Not your everyday pie: Persimmons yield a break from the ordinary — if you can find them


Persimmon pie, made with local persimmons, which are now in season, looks like a pumpkin pie, but the sweet fruit’s flavor shines through in this recipe, kitchen-tested by Journal-World photographer Richard Gwin.


  • 1 9-inch pie shell
  • 3 eggs
  • 1/4 cup light brown sugar
  • 1/4 cup granulated sugar
  • 1 teaspoon vanilla
  • 1 teaspoon cinnamon
  • 9 ounces coconut milk
  • 1.5 cups persimmon pulp
  • 1 teaspoon lemon juice
  • 2 tablespoons butter, melted
  • 1/4 teaspoon salt

Everyone knows I like to cook. This pie came about as sort of a dare.

It started because of a Garden Calendar story in the Journal-World on persimmons and how some old folk tales told of the seeds being able to predict the weather for the winter.

I was off to document a persimmon tree. There are not very many persimmon trees around; I’ve seen one for years in front of Strong Hall on Kansas University’s campus, two or three small ones near KJHK’s former studio, and a few around town and on old farm sites, where it was probably a fall tradition to make something from the small, fruity delights.

After taking the photos, I brought a few persimmons back to the News Center. Go! editor Katie Bean challenged me to make a persimmon pie — and share it at work, of course. She found a recipe for me to start from, but I modified it in the course of baking.

I took off one Sunday morning to get a box of fruit. The tree I knew of was loaded with fruit, but the right ones are sometimes hard to distinguish. Ones on the ground give one a hint on what to look for — they have a translucent look; on the tree, they might seem hard and are bitter when tasted.

I picked one from the ground and gave a squeeze, and out came this thick, pulp-like substance. Picking up some from the ground and using a ladder, I picked a small box of fruit, thinking I had enough.

Once home, I started to find a way to get to the sweet pulp. The big problem is getting the plum/strawberry-like pulp out and away from the seeds.

First I just squeezed the fruit, and boy what a mess — and it was time-consuming. Next I figured out I could invert the fruit where the top became the bottom and pinched the fruit, and the pulp came out from where the stem was.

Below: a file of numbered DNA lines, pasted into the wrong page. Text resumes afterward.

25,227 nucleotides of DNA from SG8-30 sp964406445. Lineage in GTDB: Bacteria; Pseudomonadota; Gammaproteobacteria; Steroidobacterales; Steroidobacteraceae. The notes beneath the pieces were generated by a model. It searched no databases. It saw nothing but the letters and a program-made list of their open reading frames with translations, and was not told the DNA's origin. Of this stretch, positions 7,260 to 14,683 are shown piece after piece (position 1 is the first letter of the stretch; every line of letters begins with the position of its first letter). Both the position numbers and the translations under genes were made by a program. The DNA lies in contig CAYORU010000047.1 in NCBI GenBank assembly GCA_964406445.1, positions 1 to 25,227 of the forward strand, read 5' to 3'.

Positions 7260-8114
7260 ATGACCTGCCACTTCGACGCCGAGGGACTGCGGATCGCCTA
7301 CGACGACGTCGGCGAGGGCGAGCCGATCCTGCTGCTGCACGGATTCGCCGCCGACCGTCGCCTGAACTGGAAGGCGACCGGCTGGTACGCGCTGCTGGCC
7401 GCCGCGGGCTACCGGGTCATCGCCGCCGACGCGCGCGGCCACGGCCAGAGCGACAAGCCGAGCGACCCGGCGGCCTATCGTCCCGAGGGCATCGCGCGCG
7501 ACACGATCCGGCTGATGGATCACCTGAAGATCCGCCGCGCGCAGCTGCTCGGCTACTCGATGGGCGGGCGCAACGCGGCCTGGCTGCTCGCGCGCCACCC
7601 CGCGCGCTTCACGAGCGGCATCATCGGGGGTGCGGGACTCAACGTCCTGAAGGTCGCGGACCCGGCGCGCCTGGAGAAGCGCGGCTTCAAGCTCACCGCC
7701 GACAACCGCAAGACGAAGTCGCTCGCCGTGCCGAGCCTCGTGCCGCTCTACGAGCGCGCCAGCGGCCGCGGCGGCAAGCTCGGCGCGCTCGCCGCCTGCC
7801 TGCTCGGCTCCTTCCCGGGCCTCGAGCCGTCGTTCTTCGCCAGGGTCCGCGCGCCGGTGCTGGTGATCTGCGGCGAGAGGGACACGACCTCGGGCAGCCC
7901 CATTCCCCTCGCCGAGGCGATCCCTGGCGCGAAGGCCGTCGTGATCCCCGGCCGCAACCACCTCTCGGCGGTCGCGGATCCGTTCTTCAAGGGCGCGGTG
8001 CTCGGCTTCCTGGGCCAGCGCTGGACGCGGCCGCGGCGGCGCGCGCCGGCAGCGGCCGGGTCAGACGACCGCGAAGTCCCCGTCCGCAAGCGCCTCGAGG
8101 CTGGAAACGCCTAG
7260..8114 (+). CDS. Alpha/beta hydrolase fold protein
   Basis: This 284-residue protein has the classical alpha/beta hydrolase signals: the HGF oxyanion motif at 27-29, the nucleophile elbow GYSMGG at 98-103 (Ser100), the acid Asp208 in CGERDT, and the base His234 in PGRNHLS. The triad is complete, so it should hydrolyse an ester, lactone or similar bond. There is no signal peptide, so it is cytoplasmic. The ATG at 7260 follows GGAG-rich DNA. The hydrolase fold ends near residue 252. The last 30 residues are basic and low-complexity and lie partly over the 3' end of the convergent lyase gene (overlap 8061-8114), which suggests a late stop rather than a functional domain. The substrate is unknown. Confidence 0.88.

After you have a good amount of pulp, take a strainer and push the mixture through, and you have a jelly-like material. (I now think you could do this from the start and save the squeezing.) This worked well but again was time-consuming. It was work, but good things take time, especially in cooking.

It was nearly three hours of work to get what I thought was a little over 2.5 cups of pulp. The pie recipe this is based on required 1 cup, but I wanted to add some more.

I took a store-bought pie crust and browned it lightly in a 450 degree oven to start. For the filling, combine 3 eggs, 1/4 cup each light brown sugar and white sugar, 1 teaspoon real Mexican vanilla and 1 teaspoon cinnamon.

The original recipe called for evaporated milk; I took a spin-off and used coconut milk. The recipe called for a can, but use 1/3 less so you can add more fruit, making the pie sweeter and thick with fruit. After adding about 9 ounces of coconut milk, add in 1.5 cups of persimmon fruit, 1 teaspoon lemon juice, 2 tablespoons melted butter and a dash of salt. Pop it in the oven for 30-40 minutes.

Now, if you’re any kind of cook, you’ll see this resembles a custard pie, so I’d put a piece of aluminum foil over it while it cooks to keep it from burning.

After 40 minutes, if it’s not done, reduce the temperature to 350 degrees, and after more 20 minutes, out it comes. You can shake the pie, and if it wiggles somewhat, it’s not done — it should be firm.

When it comes out, sprinkle it with a small amount of cinnamon, and you’ve got a pie. It’s sort of pumpkin-like but has a sweeter taste and goes down quickly. With a dollop of vanilla ice cream and cup of coffee, you’re in heaven.

— Photographer Richard Gwin can be reached at 832-6351.


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